The state is an institution of minority class rule reproduced as a social relationship throughout society. This power is maintained both by a monopoly of violence, and through the transmission and reproduction of statist power relationships throughout society. Though violence is the most obvious form of state power, we are closest to its power in our relationships to authority in our homes, workplaces, and schools where direct violence by the state plays a different role. The power of the state is maintained by systems and networks of consent more than by force. The modern capitalist state as we know it co-developed with capitalism in Western Europe and has spread to nearly everywhere across the globe, and in almost all instances sided with economic power against the interests of the overwhelming majority of the population. Today, the state itself is one of the largest actors in a capitalist market. While the state expresses the interests of those controlling it, that does not mean that the ruling class is always unified. We see as various figures and groupings have taken the reigns of state apparatuses they have used the state to develop and transform some sectors of the economy often against the interests of other segments of capital and use the state as a vehicle to align and compete with other state actors. The ideologies and rhetoric that have accompanied these efforts have often had disorienting and debilitating effects on revolutionary and working class movements as well. But what should be clear is that both struggles within the ruling class, and the need for perpetual reformist cooptation to contain threats from struggles from below make the state a shifting and contested site of power. The ruling class and the state are therefore not identical.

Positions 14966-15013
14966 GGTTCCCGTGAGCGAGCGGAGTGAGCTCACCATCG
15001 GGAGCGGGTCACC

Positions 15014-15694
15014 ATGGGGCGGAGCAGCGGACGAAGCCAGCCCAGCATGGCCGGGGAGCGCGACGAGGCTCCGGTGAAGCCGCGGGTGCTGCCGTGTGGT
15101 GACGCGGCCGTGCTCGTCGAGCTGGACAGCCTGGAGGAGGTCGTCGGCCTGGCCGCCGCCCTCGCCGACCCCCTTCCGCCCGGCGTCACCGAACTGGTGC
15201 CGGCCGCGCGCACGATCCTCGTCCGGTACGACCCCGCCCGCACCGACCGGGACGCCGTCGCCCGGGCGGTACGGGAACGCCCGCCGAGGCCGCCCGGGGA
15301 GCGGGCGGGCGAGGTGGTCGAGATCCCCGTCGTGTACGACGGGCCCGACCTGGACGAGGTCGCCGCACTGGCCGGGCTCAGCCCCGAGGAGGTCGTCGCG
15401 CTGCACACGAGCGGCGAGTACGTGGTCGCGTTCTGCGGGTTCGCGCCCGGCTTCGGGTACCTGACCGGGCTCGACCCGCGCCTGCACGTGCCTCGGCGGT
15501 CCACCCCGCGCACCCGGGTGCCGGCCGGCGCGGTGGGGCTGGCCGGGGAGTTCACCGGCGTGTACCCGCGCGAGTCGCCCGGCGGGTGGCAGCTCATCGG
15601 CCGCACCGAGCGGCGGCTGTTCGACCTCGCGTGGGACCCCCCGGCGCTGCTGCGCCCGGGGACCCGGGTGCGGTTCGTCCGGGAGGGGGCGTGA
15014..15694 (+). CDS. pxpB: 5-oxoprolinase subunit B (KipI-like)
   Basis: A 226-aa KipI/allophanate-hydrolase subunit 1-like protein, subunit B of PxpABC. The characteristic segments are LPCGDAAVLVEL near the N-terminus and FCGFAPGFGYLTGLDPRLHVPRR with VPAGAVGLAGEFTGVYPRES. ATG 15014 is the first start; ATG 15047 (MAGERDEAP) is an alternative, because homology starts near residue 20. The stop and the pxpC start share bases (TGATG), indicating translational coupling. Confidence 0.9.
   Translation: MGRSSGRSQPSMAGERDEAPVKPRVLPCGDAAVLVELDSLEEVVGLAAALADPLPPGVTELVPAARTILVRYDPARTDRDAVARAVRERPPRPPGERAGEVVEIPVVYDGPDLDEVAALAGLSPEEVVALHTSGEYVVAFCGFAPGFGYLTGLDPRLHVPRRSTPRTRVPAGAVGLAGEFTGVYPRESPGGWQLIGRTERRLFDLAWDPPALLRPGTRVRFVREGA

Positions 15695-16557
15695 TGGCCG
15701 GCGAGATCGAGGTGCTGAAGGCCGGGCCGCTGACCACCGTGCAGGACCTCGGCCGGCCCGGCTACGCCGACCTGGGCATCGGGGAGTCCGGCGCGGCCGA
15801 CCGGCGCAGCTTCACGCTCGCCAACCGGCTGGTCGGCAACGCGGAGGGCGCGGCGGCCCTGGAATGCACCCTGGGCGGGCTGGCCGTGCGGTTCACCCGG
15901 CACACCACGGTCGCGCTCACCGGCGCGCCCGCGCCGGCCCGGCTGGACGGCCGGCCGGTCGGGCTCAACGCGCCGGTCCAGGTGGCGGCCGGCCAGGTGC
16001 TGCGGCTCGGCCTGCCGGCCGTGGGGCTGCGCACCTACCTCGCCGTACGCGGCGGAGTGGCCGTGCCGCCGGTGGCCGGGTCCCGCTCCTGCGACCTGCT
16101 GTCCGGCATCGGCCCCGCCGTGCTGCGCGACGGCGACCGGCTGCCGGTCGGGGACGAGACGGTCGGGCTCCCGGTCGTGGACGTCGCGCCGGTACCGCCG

We seek a social revolution that will overthrow the state and capitalism. Yet a society-wide transformation can’t happen overnight, since we have seen that the state is inside us as well. Without an internal transformation, we will continue to reproduce the dominating and exploitative relations of the state and capital daily. It is only through the process of collective struggle that we can both draw out the potential for change and sow the seed of its realization.
To organize a revolutionary society, we must have working class institutions that replace the necessary functions which the state and capital distorted and monopolized.
Historically these have taken form in horizontally organized councils in the workplace and in communities. Rather than a coercive professional institution of class rule, we see the future of humanity in institutions of direct democracy organized without classes or institutionalized hierarchies. We think these forms have value, but we believe that the working class, being a creative and dynamic entity, will likely create new and innovative forms of self-activity and self-management.
While defending ourselves in revolution and achieving greater stability, the re-organization of society for human needs and desires rather than the profit-driven production of capitalism will increasingly become our task.
Although we support struggles for improvements in our situation, how changes are fought for makes a difference. We oppose a strategy for social change centered on elections and lobbying because it focuses on political leaders making decisions through the state rather than building mass movements, solidarity, and collective direct action. Because the state is an institution built to serve dominating, exploiting class, there is no hope for the liberation of the working class through the capture of the state or making new states.